If you start asking around among brewers, winemakers, bakers and caterers, you’ll notice a consistent refrain: The best part of the corporate world is leaving it. This isn’t a new story — every day at least one lawyer drops off the map to write a book, and who doesn’t know a business consultant who learned to weld on YouTube and now makes twisted metal furniture full-time — but pursuing passion over personal profit is always something to be celebrated. And when that passion yields something innovative, exciting and delicious, well, that’s a win on all fronts.
Enter Cold Bruja, a new cold-brew coffee company operating out of Boyle Heights, selling bottles of coffee through its website and at several stores around town. The company’s founders, Will Willkinson and Milana Budisavljevic, both left corporate-sector jobs to chase caffeinated dreams, trading spreadsheets for blueprints and banking for beans.
Picking those beans was their first task, a happy one, though not necessarily easy. Choosing their coffee was about more than just deciding on a flavor profile; it meant finding an identity. So they did trials, playing around with different origins and roast levels, setting up blind comparisons for friends and strangers. After some deliberation, they settled on a Brazilian coffee in a light roast, which gives their cold brew a smooth nuttiness with a hint of brown sugar, like the holy water left over from the baptism of a praline. This easy-drinking cold-brew ideology runs pleasantly counter to the prevailing coffee culture, which tends to emphasize intensity and zip, and pushes a lot of people (and coffee companies) toward bottles packed with milk and sugar. Cold Bruja's cold brew is designed to be easily consumed without adulterants, though it lends itself well to other forms of blending and experimentation – maybe drop a splash into a stout, or stir some concentrate into horchata.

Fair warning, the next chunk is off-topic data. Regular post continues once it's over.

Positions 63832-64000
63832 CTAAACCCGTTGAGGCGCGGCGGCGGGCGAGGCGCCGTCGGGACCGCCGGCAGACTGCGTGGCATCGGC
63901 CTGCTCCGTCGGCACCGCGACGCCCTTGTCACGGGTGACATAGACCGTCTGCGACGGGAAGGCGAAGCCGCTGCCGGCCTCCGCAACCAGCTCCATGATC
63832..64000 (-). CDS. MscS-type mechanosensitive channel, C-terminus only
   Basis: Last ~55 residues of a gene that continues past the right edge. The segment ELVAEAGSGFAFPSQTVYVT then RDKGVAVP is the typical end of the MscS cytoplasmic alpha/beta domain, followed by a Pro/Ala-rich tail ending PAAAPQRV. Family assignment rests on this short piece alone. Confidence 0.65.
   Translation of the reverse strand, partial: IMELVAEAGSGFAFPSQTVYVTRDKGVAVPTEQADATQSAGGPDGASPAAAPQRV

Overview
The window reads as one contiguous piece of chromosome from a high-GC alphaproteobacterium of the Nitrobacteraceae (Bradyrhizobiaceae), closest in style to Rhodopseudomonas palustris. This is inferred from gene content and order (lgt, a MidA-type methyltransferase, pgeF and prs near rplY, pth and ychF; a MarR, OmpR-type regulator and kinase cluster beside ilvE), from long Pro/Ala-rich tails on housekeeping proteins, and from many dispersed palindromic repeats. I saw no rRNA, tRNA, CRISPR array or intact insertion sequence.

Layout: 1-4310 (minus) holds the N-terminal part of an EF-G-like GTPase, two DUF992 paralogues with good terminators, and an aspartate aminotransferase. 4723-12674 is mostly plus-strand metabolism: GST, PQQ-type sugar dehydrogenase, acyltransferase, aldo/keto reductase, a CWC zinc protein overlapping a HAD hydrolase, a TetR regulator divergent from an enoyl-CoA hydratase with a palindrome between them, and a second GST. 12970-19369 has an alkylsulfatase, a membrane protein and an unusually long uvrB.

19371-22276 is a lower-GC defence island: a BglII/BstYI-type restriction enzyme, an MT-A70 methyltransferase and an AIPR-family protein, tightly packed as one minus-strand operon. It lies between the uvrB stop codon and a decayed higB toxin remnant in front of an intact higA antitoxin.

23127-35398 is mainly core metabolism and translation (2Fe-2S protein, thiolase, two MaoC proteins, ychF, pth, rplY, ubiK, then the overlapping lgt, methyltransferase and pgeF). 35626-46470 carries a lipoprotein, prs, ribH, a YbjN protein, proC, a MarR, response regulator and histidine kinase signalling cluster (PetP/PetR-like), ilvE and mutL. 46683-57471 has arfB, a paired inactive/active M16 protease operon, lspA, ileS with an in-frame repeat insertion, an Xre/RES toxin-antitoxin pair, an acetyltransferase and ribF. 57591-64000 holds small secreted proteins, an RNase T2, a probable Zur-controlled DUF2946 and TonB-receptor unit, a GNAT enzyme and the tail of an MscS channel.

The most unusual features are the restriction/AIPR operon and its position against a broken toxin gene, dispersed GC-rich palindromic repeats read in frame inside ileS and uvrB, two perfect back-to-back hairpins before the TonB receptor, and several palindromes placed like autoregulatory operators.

But the Cold Bruja team's ambitions don’t end with their beautifully designed bottles – they are about to debut a pedal-powered cold-brew cart. If necessity is the mother of invention, then prudence is its doula, and the team at Cold Bruja employed both – with an assist from the Portland street-cart scene and some helpful Reddit threads – to design and implement their cart. The back half is a bicycle, and at the front there’s a large kegerator, emblazoned with Cold Bruja’s witchy logo and topped with a draft-style tower that will dispense nitro cold brew.
Carts like this exist in Portland and around the country a bit, but aside from a broad similarity to some paleta vendors, there aren’t many setups like it in town. The benefits are clear — the bike is fun, cheap, and allows Cold Bruja to bring coffee to its customers — and there are some obvious drawbacks (like tired legs), but there is also one point of concern that is less apparent: The health department doesn’t have regulations tailored to this sort of retail project.
This is the part where anyone who’s tried to open a food-related business in L.A. breaks into a cold sweat. But Willkinson and Budisavljevic have nothing but kind words for the health department and its inspectors. The existing laws didn’t cover the bicycle coffee cart project, but at every turn, they say, the inspectors helped them fit their square-peg project into the round hole of the rules. They developed such a rapport with one member of the board, Budisavljevic says, that it felt as if they had a stern mother looking over their shoulders, helping keep all of their suggestions in order.
And now, after a lot of maneuvering and massaging, they hope to be ready to debut the cart as soon as next month. Precise routes are still up in the air, but they’ve talked about posting up at flea markets or pedaling around Echo Park Lake, going where the people are hot and thirsty and in need of the grown-up, high-concept version of a lemonade stand. This is a lifestyle project, after all, one powered by a desire to do something fun and rewarding and chill, a business that encourages conversation and friendship and craftsmanship over deal sharking and number crunching.
And Willkinson and Budisavljevic plan to pay their success forward, too, by sharing their experience in design, construction and permitting with like-minded entrepreneurs. It isn’t easy for anyone to get a new business off the ground, but it is especially difficult when the precedents are so limited. Cold Bruja is not just opening, it's blazing a trail. With coffee this good and a delivery system this fun, it’s a wonder there are any bankers left at all.